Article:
(WASHINGTON) — President Donald Trump has intervened in the cases of three American service members convicted or accused of war crimes in Afghanistan and Iraq by issuing two pardons and maintaining the rank of one of the service members who’d been demoted.
A White House statement issued Friday night announced Trump’s actions in the cases of Army Lt. Clint Lorance, Army Green Beret Maj. Matt Golsteyn and Navy SEAL Eddie Gallagher.
Lorance is serving 19 years in prison, convicted on two counts of second-degree murder for ordering a soldier to fire on unarmed Afghan motorcyclists in 2012. Golsteyn is charged with the murder of an alleged Afghan bomb-maker in 2010. And Gallagher, while acquitted of killing a wounded Islamic State captive earlier this year, was sentenced to four months of time served and a reduction in rank for posing with a corpse during a 2017 deployment to Iraq.
“Today, President Donald J. Trump signed an Executive Grant of Clemency (Full Pardon) for Army First Lieutenant Clint Lorance, an Executive Grant of Clemency (Full Pardon) for Army Major Mathew Golsteyn, and an order directing the promotion of Special Warfare Operator First Class Edward R. Gallagher to the grade of E-7, the rank he held before he was tried and found not guilty of nearly all of the charges against him,” the statement read.
“The President, as Commander-in-Chief, is ultimately responsible for ensuring that the law is enforced and when appropriate, that mercy is granted,” the statement continued. “For more than two hundred years, presidents have used their authority to offer second chances to deserving individuals, including those in uniform who have served our country.”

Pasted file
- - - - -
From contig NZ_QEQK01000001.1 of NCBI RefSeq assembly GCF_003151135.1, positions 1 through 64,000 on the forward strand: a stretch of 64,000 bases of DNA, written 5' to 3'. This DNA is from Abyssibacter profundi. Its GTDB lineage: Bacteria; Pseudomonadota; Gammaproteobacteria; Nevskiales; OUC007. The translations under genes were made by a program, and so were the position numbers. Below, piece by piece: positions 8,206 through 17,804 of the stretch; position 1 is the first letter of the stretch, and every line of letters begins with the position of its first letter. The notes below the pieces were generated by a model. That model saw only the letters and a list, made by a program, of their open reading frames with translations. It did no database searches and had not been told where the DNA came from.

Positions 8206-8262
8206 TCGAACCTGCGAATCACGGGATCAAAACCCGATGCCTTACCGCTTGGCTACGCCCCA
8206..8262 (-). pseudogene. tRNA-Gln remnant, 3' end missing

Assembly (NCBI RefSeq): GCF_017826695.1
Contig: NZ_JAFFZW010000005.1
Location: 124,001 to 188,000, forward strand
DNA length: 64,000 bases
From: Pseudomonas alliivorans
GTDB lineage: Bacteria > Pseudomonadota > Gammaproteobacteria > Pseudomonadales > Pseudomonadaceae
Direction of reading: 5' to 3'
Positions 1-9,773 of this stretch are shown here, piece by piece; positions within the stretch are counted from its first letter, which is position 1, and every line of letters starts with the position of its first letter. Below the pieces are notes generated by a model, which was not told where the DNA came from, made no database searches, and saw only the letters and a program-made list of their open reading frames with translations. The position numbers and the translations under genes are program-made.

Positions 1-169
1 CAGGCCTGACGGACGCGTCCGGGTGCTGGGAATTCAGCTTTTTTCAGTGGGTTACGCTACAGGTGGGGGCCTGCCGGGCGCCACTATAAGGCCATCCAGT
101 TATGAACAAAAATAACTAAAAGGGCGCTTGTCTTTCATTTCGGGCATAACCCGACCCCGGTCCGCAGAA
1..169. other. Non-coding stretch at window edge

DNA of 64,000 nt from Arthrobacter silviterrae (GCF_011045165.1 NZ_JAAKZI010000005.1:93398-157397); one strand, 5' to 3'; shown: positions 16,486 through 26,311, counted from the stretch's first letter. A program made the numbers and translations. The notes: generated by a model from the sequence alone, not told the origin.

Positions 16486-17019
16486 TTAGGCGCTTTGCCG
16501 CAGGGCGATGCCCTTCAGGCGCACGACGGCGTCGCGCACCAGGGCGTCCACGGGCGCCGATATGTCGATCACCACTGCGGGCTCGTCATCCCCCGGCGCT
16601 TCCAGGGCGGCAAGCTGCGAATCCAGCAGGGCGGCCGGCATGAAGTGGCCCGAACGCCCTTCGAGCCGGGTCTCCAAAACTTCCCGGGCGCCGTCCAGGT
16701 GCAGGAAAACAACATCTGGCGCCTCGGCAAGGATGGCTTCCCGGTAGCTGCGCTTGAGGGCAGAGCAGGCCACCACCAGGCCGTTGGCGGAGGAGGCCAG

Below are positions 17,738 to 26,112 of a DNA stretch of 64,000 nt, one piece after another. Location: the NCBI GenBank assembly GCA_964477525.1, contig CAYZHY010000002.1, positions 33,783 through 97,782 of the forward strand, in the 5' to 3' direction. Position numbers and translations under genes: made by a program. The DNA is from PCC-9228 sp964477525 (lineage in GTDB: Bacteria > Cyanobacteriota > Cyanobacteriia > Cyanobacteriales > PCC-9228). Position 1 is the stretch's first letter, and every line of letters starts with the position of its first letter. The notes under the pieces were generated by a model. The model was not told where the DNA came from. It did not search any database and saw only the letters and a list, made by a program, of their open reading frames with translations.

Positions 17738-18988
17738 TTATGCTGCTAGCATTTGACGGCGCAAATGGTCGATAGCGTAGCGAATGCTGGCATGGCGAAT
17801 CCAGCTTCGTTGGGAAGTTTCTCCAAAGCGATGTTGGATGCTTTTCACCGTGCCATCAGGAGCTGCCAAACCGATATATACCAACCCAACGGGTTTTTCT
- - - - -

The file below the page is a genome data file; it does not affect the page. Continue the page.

Speculation that Trump might intervene in the three cases began last week after Fox News contributor Pete Hegseth said the president could take “imminent action” in the form of pardons, commutations or dismissals of charges.
“Our family is profoundly grateful for the President’s action,” Golsteyn said in a statement. “We have lived in constant fear of this runaway prosecution.”
“Thanks to President Trump, we now have a chance to rebuild our family and lives,” he added. “With time, I hope to regain my immense pride in having served in our military. In the meantime, we are so thankful for the support of family members, friends and supporters from around the nation, and our legal team.”
John Maher, Lorance’s attorney, told ABC News that earlier in the day that Trump and Vice President Mike Pence had called Lorance to tell him he had been pardoned.
Maher said the staff at the U.S. military prison at Fort Leavenworth had not yet received a release order for Lorance, but a release could occur as soon as it was received. Lorance’s family members have been gathered at Fort Leavenworth for more than a week once speculation began that Trump might intervene in his case.
The possibility of pardons has been controversial within the ranks of active-duty and retired service members because of the belief that such actions could undermine the military justice system.
“This is so dangerous, nothing pisses me off more than these pardons,” a retired general officer fumed to ABC News after they were announced. “This undermines everything we have stood for — all my years of service goes up in smoke because we have a dictator who has no respect for the rule of law nor what we stand for.”
Reports last week that sparked speculation of potential pardons led Defense Secretary Mark Esper to convene a meeting with Army and Navy leadership to review the war crimes cases, two defense officials told ABC News.
According to one official, the meeting was to compile information packets about their cases that Esper could provide to the president.
Esper later confirmed that on Tuesday he had “a robust discussion” with Trump about letting the cases play out in the military justice system.
Both Esper and General Mark Milley, the chairman of the Joint Chiefs of Staff, later said that they favored letting the military justice system “play out.”
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